set -eo pipefail # Create mount directory for service mkdir -p $MNT_DIR echo "Mounting Cloud Filestore." mount -o nolock $FILESTORE_IP_ADDRESS:/$FILE_SHARE_NAME $MNT_DIR echo "Mounting completed." # Start the application java -jar filesystem.jar # Exit immediately when one of the background processes terminate. wait -n
Replace the file mount code in the
run.shstartup script using the following examples, replacing the variables as needed:
echo "mounting NFSv4 share" mount -t nfs4 -o nolock IP_ADDRESS:FILE_SHARE_NAME MOUNT_POINT_DIRECTORY
Make sure you use the
-o nolockoption when mounting NFS. Cloud Run doesn't support NFS locking.
echo "mounting ext4 image via NBD" nbd-client -L -name image IP_ADDRESS DEVICE_NAME mount DEVICE_NAME MOUNT_POINT_DIRECTORY
For PD-SSD via NBD
echo "mounting PD-SSD via NBD" nbd-client -L -name disk IP_ADDRESS DEVICE_NAME mount DEVICE_NAME MOUNT_POINT_DIRECTORY
echo "mounting 9p export" mount -t 9p -o trans=tcp,aname=/mnt/diod,version=9p2000.L,uname=root,access=user IP_ADDRESS MOUNT_POINT_DIRECTORY
echo "mounting SMB public share" mount -t cifs -ousername=USERNAME,password=PASSWORD,ip=IP_ADDRESS //FILESHARE_NAME MOUNT_POINT_DIRECTORY echo "mounts completed"
Define your environment configuration with the Dockerfile. You'll use
RUNto specify any additional needed system package, such as
nbd-clientfor NBD. Use
CMDto specify the command to be executed when running the image (the startup script
run.sh) and to provide default arguments for
ENTRYPOINT, which specifies the init process binary.
The following is a sample Dockerfile for a service that uses Filestore:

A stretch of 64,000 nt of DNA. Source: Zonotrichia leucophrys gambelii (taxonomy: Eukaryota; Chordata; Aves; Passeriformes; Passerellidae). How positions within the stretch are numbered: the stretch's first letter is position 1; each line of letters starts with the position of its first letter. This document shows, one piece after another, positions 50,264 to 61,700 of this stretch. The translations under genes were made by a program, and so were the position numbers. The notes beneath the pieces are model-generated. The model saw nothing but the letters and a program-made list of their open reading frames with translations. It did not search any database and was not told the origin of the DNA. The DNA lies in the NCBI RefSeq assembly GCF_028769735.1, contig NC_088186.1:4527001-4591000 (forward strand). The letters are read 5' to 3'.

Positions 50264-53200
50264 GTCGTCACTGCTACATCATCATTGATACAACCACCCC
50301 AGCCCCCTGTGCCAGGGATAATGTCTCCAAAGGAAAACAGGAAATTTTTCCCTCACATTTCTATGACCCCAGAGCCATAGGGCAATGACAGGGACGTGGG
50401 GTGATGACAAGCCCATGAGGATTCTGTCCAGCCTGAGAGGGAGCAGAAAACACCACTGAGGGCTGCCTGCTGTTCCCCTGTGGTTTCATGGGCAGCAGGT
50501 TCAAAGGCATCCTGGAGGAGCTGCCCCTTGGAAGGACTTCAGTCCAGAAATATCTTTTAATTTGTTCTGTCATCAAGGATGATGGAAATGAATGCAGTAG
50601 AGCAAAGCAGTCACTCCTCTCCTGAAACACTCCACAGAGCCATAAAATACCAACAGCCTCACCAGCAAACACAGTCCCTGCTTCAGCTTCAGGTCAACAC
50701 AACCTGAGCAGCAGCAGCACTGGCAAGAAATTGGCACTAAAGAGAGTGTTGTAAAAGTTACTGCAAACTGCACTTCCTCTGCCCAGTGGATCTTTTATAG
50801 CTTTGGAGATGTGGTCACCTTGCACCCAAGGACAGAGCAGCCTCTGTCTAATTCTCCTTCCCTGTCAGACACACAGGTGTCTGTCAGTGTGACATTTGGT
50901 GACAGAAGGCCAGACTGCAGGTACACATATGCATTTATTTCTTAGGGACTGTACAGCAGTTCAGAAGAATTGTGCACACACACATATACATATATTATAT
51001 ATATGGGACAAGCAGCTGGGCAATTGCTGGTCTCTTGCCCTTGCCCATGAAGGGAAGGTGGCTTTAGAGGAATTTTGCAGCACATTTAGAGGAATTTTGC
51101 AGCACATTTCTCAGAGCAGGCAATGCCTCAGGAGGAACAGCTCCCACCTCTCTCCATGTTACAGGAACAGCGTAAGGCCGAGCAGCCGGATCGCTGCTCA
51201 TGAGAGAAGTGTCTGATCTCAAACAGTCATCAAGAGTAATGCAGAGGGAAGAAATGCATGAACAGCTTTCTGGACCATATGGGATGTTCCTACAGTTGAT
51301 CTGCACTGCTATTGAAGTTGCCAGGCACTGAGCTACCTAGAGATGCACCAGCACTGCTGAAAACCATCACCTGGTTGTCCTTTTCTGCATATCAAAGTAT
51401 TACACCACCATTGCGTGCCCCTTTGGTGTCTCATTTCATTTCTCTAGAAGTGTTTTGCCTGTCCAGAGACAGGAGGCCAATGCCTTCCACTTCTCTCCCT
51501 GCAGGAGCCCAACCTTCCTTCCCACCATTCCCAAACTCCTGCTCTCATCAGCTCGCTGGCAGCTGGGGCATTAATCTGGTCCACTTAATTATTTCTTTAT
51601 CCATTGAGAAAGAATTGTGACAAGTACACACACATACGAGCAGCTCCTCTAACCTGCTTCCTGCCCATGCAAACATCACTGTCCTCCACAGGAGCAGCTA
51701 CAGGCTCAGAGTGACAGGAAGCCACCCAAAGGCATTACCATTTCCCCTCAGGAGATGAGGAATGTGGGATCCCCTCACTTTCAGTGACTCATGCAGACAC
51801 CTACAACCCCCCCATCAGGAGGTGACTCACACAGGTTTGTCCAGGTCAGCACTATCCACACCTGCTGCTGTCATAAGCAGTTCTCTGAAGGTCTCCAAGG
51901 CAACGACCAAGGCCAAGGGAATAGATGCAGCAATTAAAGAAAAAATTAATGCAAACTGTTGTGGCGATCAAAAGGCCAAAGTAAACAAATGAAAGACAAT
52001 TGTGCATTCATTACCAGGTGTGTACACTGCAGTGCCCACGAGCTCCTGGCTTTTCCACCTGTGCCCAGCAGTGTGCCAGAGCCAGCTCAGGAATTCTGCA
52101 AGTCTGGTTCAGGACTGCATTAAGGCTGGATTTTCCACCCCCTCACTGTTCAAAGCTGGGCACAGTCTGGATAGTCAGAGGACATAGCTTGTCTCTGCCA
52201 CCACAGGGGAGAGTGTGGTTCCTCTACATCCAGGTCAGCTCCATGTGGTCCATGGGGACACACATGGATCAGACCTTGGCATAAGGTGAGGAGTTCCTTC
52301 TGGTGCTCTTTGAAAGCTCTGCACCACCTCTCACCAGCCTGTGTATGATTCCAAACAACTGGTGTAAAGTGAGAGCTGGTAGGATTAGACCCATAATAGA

# Use the official lightweight Python image. # https://hub.docker.com/_/python FROM python:3.9-slim # Install system dependencies RUN apt-get update -y && apt-get install -y \ tini \ nfs-common \ && apt-get clean # Set fallback mount directory ENV MNT_DIR /mnt/nfs/filestore # Copy local code to the container image. ENV APP_HOME /app WORKDIR $APP_HOME COPY . ./ # Install production dependencies. RUN pip install -r requirements.txt # Ensure the script is executable RUN chmod +x /app/run.sh # Use tini to manage zombie processes and signal forwarding # https://github.com/krallin/tini ENTRYPOINT ["/usr/bin/tini", "--"] # Pass the startup script as arguments to tini CMD ["/app/run.sh"]
# Use the official maven/Java 11 image to create a build artifact. # https://hub.docker.com/_/maven FROM maven:3.8.4-jdk-11 as builder # Copy local code to the container image. WORKDIR /app COPY pom.xml . COPY src ./src # Build a release artifact. RUN mvn package -DskipTests # Use AdoptOpenJDK for base image. # https://docs.docker.com/develop/develop-images/multistage-build/#use-multi-stage-builds FROM eclipse-temurin:17-jdk # Install filesystem dependencies RUN apt-get update -y && apt-get install -y \ tini \ nfs-kernel-server \ nfs-common \ && apt-get clean # Set fallback mount directory ENV MNT_DIR /mnt/nfs/filestore # Copy the jar to the production image from the builder stage. COPY --from=builder /app/target/filesystem-*.jar /filesystem.jar # Copy the statup script COPY run.sh ./run.sh RUN chmod +x ./run.sh # Use tini to manage zombie processes and signal forwarding # https://github.com/krallin/tini ENTRYPOINT ["/usr/bin/tini", "--"] # Run the web service on container startup. CMD ["/run.sh"]
Access a network file system from Cloud Run service code
To access the network file systems in your service code, use file read and write operations as you usually do.
Containerize and deploy
When your Cloud Run service code is complete, containerize, and deploy as you usually do for a Cloud Run service, making sure you specify the second generation execution environment.